On Music

This year’s Reith Lectures, to be broadcast shortly on the BBC, are to be given by Daniel Barenboim under the title ‘In the Beginning was Sound’. I’m hoping they live up to the excellent title, which reminded my of Claude Levi-Strauss’ Overture introduction to his seminal work on myths The Raw and The Cooked, which he dedicates ‘To Music’.

For Levi-Strauss, music is:

“the only language with the contradictory attributes of being at once intelligible and untranslatable, the musical creator is a being comparable to the gods, and music itself the supreme mystery of the science of man.”

Nature, he goes on to argue:

“spontaneously offers man models of all colours and sometimes even their substance in a pure state. In order to paint he only has to make use of them. But…nature produces noises not musical sounds; the latter are solely a consequence of culture…”

I have argued in the book that the city is the place where we best see the divine and human co-operating. We take the raw materials of creation and process them into glass, concrete and steel. So the city stands as a testament to both the beauty of that co-operation, and the dangers of doing so assymetrically.

119459318_ad0b1cccb1What I love about Levi-Strauss’ comments is that it puts music on a similar plane. Nature is full of colour and sound. But music only comes when we co-operate with nature and arrange those sounds. Music is therefore another symbol of the possibilities of the divine/human co-operation.

In other words, at best,it is essentially metaphysical. Good is an epiphany. Music touches us, universally, in ways that no other art form can even begin to. It appears to have direct access to the most ancient areas of our brains. The areas that existed before language (making it, as it were ‘pre fall’).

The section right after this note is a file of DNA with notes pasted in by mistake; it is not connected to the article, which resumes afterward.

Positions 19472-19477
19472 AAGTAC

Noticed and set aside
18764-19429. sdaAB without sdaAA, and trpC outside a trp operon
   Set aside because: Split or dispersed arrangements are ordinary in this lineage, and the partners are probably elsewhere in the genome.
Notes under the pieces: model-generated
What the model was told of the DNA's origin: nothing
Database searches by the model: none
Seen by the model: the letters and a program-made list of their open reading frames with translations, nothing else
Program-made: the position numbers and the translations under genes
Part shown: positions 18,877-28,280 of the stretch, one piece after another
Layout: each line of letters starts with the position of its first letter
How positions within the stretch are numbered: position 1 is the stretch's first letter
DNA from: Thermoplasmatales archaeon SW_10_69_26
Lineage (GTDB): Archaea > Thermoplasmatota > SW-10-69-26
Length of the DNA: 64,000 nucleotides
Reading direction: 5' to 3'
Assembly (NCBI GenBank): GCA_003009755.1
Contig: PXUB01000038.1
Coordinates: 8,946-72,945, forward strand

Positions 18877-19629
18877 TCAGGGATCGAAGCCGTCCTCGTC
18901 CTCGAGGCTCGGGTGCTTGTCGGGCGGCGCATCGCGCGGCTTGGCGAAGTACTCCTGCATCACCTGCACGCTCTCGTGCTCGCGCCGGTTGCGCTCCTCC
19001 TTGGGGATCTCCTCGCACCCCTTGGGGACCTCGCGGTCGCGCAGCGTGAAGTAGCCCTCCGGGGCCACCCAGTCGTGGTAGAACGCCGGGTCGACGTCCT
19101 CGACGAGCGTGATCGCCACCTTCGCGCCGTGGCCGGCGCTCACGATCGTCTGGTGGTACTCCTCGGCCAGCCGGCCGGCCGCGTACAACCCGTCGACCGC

And this is the beauty of music: it takes us to that ecstatic place – ex stasis – off the ground, where language has nothing to add.

Last night I went to hear Sigur Ros. It was for the most part a good gig, but the final piece they played was one of the amazing pieces of music I have ever heard, and fully supported Levi-Strauss’ opinions above. It was the last song on their second album. A translucent screen came down over the band, so all we could see of them were distorted shadows back projected. (Nic told me the best way to enjoy the Sigur gig would be to keep my eyes closed. He was right: the visuals were not great. I’ve always thought MTV a paradox; surely music that needs video support is inherently impoverished?)

It was as if we were meant to see through a glass darkly. We weren’t to look. For this most euphoric of moments, the visual was minimized. This from a band whose lyrics are basically glossolalia… Beyond language. And the power of the sound, the volume and the sheer richness was overwhelming.

It was music that was literally ‘obliterating’. Destroying text or language or explanation. One felt as if one wanted to be annihilated by it. That if one could jump into it, one could actually rejoin the divine myth. And this, I believe is the promise that true music sings to us: the promise that one day we will be finally caught back up in the divine composition.

Now that’s what I call worship.

(Thanks to Jana for the photo)

Technorati Tags: , , , , , ,


2 responses to “On Music”

  1. Great thoughts on worship. Sigur Ros climbs inside of me in the same way…you just articulated it way better than I ever could. Yesterday on my site I posted this:
    “Yesterday when I got off work, I took my ipod, my broken umbrella and a sweatshirt and walked around my neighborhood for half an hour or so listening to Takk… and watching the rain fall. It is medicinal and worship for me. I became so amazed at how much God is already at work in our world, if we would just have the eyes to see it.”

  2. Dana Ames

    Excellent post, and comment by Ryan. Amen.